Spelman College alumna Brianna Baker is an uplifter, a disruptor, and so much more. Her experience at an all-women HBCU has contributed greatly to her work now fighting for black girlhood. While there are many issues to combat in this fight, Baker has dedicated her life to walk the walk as a social justice advocate.
Unfortunately, the need for Brianna’s work with black girls is monumental. While Black youth in general are often overpoliced and purposefully under-educated, Black girls carry an even heavier burden. Adding gender issues on top of race, Black girls, especially those in her targeted 12-17 age range, are a demographic that is particularly underprotected, underrepresented, and undervalued. In fact, Black girls in New York City are expelled 53 times more often than their White counterparts. 34% of girls are actually arrested on campus. While doing her own work to change this narrative, Brianna came across an idea that has changed her life and that of girls around the world.
Brianna has found a ground-breaking way to combine her love of teaching with intersections of gender, race, and justice. After going on to Columbia University’s Teachers College, she completed her final portfolio rooted in the work of activists Monique Morris, Delpit, and bell hooks. She volunteered at the notorious Rikers Island jail in New York, teaching women’s empowerment and liberation. When she left and started applying her knowledge into a class of 7th graders, sparks flew.“They became fierce advocates that authored their own research project entitled Justice for Girls in Schools: Race, Girlhood, Criminality & Justice,” said Baker. “They presented this project at the Teachers College DIRP Symposium and National Urban League Headquarters. This project birthed Justice for Black Girls (JBG).” This achievement was particularly valuable because they represented the beginning of a new safe space for Black girls to disrupt systems marginalizing their experience as girls.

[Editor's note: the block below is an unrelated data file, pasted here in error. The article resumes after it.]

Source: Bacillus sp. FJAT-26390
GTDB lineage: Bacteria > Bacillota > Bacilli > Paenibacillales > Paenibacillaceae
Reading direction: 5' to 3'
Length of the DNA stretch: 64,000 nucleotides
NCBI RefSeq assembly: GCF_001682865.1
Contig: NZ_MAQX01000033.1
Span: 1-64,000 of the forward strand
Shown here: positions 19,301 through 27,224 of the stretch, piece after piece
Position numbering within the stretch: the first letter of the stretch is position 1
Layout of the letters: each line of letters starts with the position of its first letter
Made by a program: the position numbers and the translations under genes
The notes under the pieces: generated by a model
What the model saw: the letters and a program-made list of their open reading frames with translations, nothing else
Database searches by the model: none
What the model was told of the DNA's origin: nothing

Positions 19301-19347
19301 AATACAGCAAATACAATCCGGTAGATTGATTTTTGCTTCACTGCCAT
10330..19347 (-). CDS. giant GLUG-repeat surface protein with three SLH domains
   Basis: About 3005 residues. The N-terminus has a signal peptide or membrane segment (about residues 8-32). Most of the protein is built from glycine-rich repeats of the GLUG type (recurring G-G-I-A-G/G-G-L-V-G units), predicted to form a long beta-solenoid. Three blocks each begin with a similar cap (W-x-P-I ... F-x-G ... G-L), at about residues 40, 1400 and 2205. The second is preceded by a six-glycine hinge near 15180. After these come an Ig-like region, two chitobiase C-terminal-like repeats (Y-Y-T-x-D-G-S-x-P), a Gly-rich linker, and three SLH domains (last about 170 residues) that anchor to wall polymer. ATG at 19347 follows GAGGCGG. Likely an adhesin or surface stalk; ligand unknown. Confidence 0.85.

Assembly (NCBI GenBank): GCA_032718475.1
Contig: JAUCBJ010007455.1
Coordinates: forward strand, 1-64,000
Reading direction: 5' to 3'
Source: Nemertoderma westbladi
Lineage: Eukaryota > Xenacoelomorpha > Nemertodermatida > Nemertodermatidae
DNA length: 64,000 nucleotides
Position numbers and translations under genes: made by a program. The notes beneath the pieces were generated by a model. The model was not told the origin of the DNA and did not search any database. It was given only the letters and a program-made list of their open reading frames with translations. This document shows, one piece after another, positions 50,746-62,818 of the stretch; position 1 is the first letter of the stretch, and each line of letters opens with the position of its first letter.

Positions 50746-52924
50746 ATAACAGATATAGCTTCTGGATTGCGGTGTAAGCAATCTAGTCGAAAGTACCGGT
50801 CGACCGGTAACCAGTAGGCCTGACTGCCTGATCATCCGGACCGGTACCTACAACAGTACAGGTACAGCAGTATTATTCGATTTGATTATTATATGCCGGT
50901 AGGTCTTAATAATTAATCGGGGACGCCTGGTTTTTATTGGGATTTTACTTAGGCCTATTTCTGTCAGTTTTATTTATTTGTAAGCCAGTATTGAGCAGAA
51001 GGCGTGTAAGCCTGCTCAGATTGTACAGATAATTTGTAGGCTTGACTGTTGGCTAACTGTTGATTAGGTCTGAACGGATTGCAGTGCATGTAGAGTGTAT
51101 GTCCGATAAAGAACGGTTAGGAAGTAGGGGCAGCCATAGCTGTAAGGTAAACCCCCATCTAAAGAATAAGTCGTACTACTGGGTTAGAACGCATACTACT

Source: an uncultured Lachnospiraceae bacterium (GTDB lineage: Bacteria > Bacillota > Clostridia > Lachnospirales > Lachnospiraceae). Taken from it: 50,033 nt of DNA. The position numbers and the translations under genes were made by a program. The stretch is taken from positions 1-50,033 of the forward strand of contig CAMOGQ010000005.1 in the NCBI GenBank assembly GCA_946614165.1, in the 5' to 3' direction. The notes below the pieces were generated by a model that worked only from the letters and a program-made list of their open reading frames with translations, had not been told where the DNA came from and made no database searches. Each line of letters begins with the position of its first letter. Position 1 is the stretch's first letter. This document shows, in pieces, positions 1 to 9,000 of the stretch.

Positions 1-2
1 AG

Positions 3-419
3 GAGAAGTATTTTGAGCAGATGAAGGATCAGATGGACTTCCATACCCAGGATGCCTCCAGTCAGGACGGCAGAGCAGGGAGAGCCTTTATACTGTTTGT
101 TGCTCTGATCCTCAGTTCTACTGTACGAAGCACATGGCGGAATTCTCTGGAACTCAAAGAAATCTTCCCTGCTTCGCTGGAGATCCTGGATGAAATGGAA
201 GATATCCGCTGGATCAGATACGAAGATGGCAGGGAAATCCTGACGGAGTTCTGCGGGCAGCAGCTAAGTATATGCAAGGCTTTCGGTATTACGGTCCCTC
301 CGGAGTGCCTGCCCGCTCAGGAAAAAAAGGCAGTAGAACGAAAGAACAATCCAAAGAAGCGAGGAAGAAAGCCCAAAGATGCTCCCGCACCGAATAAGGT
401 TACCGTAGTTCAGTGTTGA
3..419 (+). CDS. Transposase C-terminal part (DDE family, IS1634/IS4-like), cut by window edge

Now a social justice brand, Justice for Black Girls affects change through 3 initiatives, a few of which are sadly named after those who lost their lives because of the color of their skin. The first is the virtual JBG Ambassadors Program, which uses education to engage Black girls aged 12-17 in academic work and policy work centered around Black girlhood. The second is called 4LittleGirls, a Black Girlhood Curriculum created to honor the 4 Black girls who lost their lives in the Alabama bombing of 16th Street Baptist Church in 1963. The final program is the Freedom Fighters Fund, which was established in honor of 19-year-old slain activist Oluwatoyin Salau. The fund will distribute $75,000 in micro-grants to Black girl activists. distribution that offers micro-grants to Black girl activists.
Ultimately, the mission of Justice for Black Girls is to expand global knowledge of the ways systems of power based in the United States respond to and perpetuate the abuse of Black girls in schools, in prisons, and in protest. The Black girls involved are being given the tools for power, rather than just empowerment. “We are committed to creating space that enables Black girls to imagine a life beyond the confining structures in which they currently live,” Baker said.
Recently, JBG held a virtual conference that used presentations to highlight the criminalization and adultification of Black girls. It was called “Justice for Black Girls Means EveryBlackGirl,” and was in collaboration with EveryBlackGirl Inc. With over 1,000 registered, actress and activist Yara Shahidi gave a special message of encouragement. Activists Dr. Monique Morris and LaTosha Brown received awards.
A safe space was also created for a 15-year-old girl named Grace, who made national headlines when she was detained after not completing a virtual homework assignment during the pandemic. Grace actually went live for the first time at the conference and boldly proclaimed her commitment to Black girl freedom. She was honored with an award as well. “There are always challenges as you journey through purpose, but the challenges are always worth it,” Baker asserts.To learn more about Justice for Black Girls and support them, visit their website, and follow their page on Instagram @justice4blackgirls.